About five years ago, the Cyber Bullying Research Center (Sameer Hinduja and Justin Patchin) surveyed middle school students asking them if there was a difference between their cyber world and their real world. About 50% said there was. In more recent surveys, the majority of adolescents have indicated there is no difference. Their cyber life “is” their real life.
What follows makes perfect sense. Children’s cyber worth is extremely important to them. We know that young people post on certain days at certain times, when they know their chance of receiving more likes, shares, etc. is more likely. When posts don’t receive the desired number of responses, children will often take down the post, image, etc. Also, young people will photo shop or edit their images to make them look more attractive or appealing.
As a Marriage & Family Therapist, what concerns me is that children’s cyber worth is artificial and fleeting, and it is being determined 24/7 by external sources of influence and measurement. Every emerging generation wants to belong and to “fit in”, but the pressure to maintain a multi-social networking presence and to sustain a large flow of validation and affirmation is causing significant levels of anxiety, stress, and depression among our young people.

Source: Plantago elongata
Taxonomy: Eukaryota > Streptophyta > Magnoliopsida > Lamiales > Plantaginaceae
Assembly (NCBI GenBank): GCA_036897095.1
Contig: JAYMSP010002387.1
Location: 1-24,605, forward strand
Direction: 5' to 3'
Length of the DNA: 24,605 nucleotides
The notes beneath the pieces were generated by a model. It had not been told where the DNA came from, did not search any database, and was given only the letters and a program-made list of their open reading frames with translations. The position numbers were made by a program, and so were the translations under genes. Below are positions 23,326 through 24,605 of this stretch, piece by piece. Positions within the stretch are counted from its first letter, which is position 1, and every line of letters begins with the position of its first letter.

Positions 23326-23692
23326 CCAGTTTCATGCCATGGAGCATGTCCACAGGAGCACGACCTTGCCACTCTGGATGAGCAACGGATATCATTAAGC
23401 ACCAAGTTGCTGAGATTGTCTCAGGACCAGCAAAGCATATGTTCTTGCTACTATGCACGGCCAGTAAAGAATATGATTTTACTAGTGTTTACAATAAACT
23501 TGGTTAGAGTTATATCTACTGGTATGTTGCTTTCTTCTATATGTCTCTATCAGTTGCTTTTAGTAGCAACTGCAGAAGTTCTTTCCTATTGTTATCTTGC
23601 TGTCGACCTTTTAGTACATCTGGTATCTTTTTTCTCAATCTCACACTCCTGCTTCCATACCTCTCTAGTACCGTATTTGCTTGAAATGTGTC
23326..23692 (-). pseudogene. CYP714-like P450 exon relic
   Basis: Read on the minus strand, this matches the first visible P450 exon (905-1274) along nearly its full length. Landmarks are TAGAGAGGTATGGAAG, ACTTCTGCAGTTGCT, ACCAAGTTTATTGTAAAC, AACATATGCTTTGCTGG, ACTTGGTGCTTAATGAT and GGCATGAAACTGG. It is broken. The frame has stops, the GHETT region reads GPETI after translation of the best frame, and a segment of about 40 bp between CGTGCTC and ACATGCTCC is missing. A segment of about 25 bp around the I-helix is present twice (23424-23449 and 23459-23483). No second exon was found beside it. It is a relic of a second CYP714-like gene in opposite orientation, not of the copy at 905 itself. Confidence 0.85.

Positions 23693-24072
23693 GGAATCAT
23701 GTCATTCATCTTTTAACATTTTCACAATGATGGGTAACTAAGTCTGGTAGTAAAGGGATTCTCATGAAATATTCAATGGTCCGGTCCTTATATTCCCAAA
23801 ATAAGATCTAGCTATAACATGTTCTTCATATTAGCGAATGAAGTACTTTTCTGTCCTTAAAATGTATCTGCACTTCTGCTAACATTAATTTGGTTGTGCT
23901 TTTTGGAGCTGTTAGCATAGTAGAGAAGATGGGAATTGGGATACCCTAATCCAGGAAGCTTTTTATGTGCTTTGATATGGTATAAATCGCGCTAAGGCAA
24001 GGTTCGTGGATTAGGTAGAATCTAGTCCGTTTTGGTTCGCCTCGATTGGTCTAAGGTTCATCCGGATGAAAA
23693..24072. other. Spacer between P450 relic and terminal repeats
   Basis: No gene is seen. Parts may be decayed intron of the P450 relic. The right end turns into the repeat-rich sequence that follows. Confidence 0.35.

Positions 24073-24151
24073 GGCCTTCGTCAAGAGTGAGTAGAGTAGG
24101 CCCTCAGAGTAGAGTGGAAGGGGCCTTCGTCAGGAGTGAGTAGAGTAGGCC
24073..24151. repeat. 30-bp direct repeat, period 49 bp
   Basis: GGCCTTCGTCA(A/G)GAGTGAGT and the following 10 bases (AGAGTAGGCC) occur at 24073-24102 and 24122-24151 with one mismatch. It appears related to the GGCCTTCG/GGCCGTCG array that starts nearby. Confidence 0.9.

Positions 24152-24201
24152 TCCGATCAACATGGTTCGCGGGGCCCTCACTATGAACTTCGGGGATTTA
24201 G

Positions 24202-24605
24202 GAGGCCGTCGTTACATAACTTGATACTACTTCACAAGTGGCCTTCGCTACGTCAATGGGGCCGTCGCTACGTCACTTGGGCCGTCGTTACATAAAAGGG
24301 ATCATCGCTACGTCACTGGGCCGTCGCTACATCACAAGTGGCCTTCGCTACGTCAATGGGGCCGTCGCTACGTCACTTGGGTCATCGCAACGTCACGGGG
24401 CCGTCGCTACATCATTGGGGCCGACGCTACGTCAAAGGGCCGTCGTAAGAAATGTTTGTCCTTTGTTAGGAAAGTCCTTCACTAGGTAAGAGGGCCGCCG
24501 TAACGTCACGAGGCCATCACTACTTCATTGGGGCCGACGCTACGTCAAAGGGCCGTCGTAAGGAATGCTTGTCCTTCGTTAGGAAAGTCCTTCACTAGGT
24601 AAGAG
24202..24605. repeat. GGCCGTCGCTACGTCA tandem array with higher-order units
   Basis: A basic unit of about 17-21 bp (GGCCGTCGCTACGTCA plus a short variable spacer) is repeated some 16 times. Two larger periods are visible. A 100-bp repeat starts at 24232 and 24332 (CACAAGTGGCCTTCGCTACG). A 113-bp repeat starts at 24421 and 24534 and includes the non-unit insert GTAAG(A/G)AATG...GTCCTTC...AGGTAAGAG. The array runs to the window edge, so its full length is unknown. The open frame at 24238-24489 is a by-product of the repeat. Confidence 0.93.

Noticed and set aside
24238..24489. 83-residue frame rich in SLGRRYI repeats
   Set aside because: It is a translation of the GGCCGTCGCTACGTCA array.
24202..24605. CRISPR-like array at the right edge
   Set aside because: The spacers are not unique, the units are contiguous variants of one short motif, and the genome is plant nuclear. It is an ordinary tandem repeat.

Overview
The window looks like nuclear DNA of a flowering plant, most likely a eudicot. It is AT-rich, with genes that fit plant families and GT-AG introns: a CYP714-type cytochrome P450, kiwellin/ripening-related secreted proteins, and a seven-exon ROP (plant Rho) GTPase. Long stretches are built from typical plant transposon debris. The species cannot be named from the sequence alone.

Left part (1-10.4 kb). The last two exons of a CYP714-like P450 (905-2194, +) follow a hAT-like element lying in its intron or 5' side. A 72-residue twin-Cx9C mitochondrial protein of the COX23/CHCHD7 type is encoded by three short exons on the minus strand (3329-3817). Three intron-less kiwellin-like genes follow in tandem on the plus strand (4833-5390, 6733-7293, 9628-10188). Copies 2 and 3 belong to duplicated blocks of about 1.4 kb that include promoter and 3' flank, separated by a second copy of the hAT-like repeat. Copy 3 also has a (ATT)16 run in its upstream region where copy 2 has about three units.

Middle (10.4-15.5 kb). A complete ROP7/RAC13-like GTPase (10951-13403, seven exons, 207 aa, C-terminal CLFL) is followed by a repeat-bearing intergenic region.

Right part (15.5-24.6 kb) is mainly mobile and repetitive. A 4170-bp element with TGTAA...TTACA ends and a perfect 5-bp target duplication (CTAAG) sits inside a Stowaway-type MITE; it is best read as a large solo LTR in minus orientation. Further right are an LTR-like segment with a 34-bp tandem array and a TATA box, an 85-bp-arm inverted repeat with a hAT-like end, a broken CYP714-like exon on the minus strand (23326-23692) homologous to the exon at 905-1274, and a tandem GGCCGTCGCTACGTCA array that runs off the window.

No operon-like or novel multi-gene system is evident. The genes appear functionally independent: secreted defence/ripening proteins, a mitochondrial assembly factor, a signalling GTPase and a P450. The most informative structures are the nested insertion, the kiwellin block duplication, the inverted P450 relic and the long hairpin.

When I am working with families or with individuals, I stress the importance of developing sources of worth such as honesty, integrity, loyalty, kindness, friendship, etc. Children feel empowered as they begin to define their sources of real worth and experience their longevity as well as their legitimacy.
In creating healthy shifts with our children, parents should not negate the importance of their children’s cyber worth, but instead, slowly introduce or re-introduce authentic lasting sources or worth and explain their value.